For risky assets, December was the most difficult month in a year that proved to be particularly tough sledding for stocks. During times of market turbulence, it's particularly important to look through the volatility, use a diversified approach, and stay invested in order to achieve your long-term financial goals.
Tidings of comfort and joy had to be found in places other than the financial markets in December. Fears of a U.S. recession and an extended government shut-down were added to the list of concerns that include trade tensions, profit margin pressures, Federal Reserve policy mistakes, and global economic weakness.
Month-over-month returns were deep in the red for a broad range of risky assets. U.S. small company stocks fared the worst, falling nearly 12% during the December. US large company stocks fell 9%. Relatively speaking, international stocks fared somewhat better, with developed market equities declining by 5.4% and emerging market stocks falling by 2.7%. Alternative asset classes also struggled, as commodities declined by nearly 7% and Real Estate Investment Trusts dropped by more than 8%.
Bonds provided refuge from the stock-market volatility in December. Longer-term Treasuries performed most strongly, rising more than 5.5%. Intermediate maturity Treasuries and higher quality corporate bond indices rose between 1-2%. High yield bonds, which are more closely linked to equities, fell by 2.2%.
A December That Wasn’t So Merry
Why weren’t the markets more cheerful? Political and economic uncertainty increased, investor sentiment soured, and selling followed. It seemed that each new development weighed progressively heavier on stocks in December.
Political dramas played out on a few stages. While Presidents Trump and Xi agreed to a trade truce in early December and more negotiations in January, the markets were skeptical that a US / China trade resolution would emerge quickly. And a new political situations unfolded during the month, including: a partial government shutdown over border security funding, the departure of the Defense Secretary over military policy disagreements with the President, and a failed attempt by the Treasury Secretary to verbally sooth volatile markets.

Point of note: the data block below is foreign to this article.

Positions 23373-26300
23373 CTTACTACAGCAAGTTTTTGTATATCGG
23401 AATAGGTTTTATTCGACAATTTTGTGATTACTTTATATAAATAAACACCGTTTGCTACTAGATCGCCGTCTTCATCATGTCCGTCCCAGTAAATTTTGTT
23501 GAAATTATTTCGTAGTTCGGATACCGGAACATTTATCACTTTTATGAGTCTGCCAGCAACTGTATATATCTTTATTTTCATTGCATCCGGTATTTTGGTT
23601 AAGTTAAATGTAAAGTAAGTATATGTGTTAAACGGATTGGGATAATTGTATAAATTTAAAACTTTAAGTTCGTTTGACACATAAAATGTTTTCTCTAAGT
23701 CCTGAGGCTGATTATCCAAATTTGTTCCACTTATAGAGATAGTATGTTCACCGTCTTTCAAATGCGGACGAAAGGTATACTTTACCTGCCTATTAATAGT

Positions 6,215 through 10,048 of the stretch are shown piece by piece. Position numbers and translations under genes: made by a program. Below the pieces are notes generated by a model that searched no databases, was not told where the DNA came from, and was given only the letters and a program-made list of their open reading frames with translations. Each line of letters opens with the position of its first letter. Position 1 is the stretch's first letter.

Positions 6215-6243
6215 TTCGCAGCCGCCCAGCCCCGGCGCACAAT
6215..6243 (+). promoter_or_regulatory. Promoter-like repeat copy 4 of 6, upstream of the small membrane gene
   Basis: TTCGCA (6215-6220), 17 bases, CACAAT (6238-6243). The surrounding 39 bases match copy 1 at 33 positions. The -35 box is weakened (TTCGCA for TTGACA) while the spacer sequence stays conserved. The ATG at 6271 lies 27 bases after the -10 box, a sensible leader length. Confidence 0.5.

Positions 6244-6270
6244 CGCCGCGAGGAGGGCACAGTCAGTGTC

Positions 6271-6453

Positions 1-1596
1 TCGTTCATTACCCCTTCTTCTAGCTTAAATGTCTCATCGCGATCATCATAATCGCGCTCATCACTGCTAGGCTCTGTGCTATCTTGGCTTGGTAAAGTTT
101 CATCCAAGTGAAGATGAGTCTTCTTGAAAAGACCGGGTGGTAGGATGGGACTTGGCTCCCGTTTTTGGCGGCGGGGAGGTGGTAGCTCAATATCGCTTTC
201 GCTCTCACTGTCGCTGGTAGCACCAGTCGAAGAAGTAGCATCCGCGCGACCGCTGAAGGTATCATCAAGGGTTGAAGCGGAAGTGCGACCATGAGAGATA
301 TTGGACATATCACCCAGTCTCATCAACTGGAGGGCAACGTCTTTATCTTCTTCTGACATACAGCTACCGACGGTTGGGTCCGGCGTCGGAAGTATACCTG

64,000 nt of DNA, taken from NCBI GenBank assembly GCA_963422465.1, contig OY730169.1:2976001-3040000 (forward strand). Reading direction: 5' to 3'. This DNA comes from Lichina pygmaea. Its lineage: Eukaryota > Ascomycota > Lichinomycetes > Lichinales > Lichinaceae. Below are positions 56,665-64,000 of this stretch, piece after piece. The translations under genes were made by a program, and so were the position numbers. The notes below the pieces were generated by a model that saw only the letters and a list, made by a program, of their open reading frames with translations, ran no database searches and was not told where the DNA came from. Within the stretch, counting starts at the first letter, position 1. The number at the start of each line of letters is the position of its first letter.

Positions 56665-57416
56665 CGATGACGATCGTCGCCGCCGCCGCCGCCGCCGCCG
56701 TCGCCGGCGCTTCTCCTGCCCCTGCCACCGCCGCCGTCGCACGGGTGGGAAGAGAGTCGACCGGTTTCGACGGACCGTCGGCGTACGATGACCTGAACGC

Beyond politics, concerns mounted in December over a possible recession in the US coming sooner rather than later. A flattening Treasury yield curve, which has preceded economic downturns in the past, grabbed attention. Also, the Federal Reserve’s decision to raise short-term interest rates, while broadly telegraphed, wasn’t warmly received. Fed Chair Powell’s press conference that followed the rate decision also failed to sooth volatile markets.
Some Cause for Optimism
If inflation remains contained, the Fed is likely approaching the end of its interest rate-hiking cycle, which has pressured equities lately. Fed funds futures, which investors use to bet on the direction of Fed policy, currently show a 90% probability that short-term rates will end 2019 at or below current levels.
Also, with economic growth likely to slow in the U.S. and decelerate further in China, the incentive is high for both countries to get a trade deal done. Greater certainty regarding interest rates and trade, and less political drama, are all factors that could help reduce stock market volatility in 2019.
The December equity drawdown was sharp and painful. However, we believe it is critical to look through trade conflicts, political dramas and day-to-day market volatility. At Laurentide, we recommend staying invested, using a diversified approach, and sticking to your investment plan – all important elements that will help you meet your long-term financial goals.
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Rob Kania is a Principal and Co-Founder of Laurentide Advisory